If Cherry Coke was a wine I imagine it would taste something like this.
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SRP of $14 and available widely for as low as $8. Sample submitted for review.
From the bottle:
Our Red Velvet is made up of grapes from some of the finest vineyards in California. This wine shows a heady nose chocolate, deep rich blackberries, red fruits, and a creamy mocha finish that is unmistakable in its intensity and length. It’s reminiscent of a blackberry chocolate cupcake with a mocha coulis. Enjoy with sweet and spicy Hoisin steak, a barbeque bacon cheeseburger or even dark chocolate fondue.
Americans have a sweet tooth. In the wine world that fact may be nowhere more evident than in the astounding growth of the sweet red blend category. The popularity of wines like Apothic Red, Cocobon and today’s selection from Cupcake Vineyards offer plentiful evidence of this phenomenon.
Personally, this category of wines is not my favorite but I certainly see the appeal. I also feel that in many cases these wines are stepping stones (just a hop, skip and a jump away from Cherry Coke for example) that introduce people to the world of wine. Many of those will then go on to explore bigger, better and drier wines. But in keeping with Tenet #2 of Reverse Wine Snobbery regardless of if you make this leap or not, we say: “Drink What You Like!”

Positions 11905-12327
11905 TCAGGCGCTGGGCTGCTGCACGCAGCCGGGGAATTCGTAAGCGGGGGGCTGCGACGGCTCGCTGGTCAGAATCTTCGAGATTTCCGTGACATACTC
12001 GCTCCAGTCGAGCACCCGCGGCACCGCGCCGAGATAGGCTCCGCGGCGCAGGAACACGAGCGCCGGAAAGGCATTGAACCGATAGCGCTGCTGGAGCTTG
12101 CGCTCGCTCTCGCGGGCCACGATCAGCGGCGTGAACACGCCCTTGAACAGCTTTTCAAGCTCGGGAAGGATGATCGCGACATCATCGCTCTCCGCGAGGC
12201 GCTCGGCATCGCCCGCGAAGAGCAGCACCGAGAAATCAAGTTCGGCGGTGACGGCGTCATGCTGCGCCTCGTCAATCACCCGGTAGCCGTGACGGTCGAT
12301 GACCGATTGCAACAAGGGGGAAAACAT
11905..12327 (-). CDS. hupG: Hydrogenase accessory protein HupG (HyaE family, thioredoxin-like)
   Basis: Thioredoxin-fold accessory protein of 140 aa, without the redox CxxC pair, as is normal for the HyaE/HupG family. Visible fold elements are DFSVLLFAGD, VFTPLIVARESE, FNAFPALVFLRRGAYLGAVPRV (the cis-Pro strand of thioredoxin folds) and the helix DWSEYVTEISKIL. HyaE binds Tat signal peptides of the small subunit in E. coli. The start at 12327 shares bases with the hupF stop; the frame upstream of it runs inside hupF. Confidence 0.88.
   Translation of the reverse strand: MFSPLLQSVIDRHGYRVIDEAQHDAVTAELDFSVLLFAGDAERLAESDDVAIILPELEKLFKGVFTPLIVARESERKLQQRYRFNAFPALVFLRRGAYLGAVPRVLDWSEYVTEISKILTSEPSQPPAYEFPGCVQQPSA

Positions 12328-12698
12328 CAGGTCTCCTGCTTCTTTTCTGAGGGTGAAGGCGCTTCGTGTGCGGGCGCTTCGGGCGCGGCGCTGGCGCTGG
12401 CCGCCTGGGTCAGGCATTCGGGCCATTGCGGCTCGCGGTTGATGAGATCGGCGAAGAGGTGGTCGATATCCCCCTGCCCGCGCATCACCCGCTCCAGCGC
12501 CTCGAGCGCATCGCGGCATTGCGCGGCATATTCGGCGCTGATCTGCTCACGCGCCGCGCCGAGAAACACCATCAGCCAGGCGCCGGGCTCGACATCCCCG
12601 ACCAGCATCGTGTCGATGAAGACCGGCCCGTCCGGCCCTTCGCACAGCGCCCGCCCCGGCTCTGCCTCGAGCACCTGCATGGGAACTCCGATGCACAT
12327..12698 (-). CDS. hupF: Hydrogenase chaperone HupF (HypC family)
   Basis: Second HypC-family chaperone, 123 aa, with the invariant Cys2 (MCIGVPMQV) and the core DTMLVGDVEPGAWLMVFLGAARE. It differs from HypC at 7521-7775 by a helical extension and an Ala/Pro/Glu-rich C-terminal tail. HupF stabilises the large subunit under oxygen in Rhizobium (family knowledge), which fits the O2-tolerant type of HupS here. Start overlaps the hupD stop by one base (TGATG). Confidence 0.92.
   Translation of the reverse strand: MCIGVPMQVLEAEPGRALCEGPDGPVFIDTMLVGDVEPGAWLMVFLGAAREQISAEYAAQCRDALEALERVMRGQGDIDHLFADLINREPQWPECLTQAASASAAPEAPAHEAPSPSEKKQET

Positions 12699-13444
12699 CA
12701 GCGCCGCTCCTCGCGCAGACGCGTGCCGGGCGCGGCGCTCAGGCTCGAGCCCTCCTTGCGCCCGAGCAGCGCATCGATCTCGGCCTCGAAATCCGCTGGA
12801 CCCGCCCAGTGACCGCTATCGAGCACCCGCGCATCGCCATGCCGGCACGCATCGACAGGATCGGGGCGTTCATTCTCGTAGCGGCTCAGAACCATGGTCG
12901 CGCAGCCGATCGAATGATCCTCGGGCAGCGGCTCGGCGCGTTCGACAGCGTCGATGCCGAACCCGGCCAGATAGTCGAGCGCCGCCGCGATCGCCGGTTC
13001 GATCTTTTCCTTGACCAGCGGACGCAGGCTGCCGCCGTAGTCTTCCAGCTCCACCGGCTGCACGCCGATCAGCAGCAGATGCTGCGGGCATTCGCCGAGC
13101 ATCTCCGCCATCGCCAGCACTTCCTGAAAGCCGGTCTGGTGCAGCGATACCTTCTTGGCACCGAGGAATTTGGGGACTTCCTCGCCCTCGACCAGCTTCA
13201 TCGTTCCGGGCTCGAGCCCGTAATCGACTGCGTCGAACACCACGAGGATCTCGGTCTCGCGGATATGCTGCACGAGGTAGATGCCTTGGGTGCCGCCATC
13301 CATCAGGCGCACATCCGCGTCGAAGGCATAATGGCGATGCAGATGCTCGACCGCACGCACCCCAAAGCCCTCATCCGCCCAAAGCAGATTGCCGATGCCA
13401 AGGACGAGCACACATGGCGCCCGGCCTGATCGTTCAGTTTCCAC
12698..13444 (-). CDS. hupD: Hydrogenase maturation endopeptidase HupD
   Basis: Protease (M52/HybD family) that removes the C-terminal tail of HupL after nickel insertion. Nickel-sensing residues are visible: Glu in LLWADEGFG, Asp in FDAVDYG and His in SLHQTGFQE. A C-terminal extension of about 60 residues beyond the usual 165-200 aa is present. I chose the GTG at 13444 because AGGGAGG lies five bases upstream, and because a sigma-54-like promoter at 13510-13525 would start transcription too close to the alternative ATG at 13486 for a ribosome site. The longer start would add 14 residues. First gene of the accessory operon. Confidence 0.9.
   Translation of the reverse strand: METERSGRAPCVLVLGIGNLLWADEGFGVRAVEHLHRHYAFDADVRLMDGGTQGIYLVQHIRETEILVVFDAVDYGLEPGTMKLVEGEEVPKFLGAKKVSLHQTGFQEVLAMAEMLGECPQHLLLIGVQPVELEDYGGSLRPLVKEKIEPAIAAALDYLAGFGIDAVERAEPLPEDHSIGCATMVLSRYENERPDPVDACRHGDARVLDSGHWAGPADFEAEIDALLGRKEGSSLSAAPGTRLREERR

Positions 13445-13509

The 2012 Cupcake Vineyards Red Velvet begins with rich aromas of blueberry, raspberry, vanilla, caramel and chocolate. Tasting shows similar flavors to the nose ensconced in very smooth and creamy mouthfeel. With 12g/L of residual sugar this is definitely a sweet wine. Despite the liberal use of oak to try and cover up all that sugar, it’s still bordering on dessert wine territory and that’s probably what this one is best paired with. You might even want to chill it a bit before drinking.
The wine ends with more sweet fruit, a bit of spice and lingering vanilla, caramel, cola and chocolate. While the whole thing comes off as a bit artificial tasting, it just kind of works.
One other thing to note on this wine is that in past vintages the blend has also contained Cabernet Sauvignon. This is one thing to watch for in the inexpensive red blend category (we’re talking about all red blends here, not just the sweet ones) – oftentimes the blend changes from year to year based on the price and availability of grapes. While this can be a good thing, giving you a slightly different wine each year, if you happen to really love the blend in a particular vintage you better stock up because there’s no telling if next year’s wine will be the same.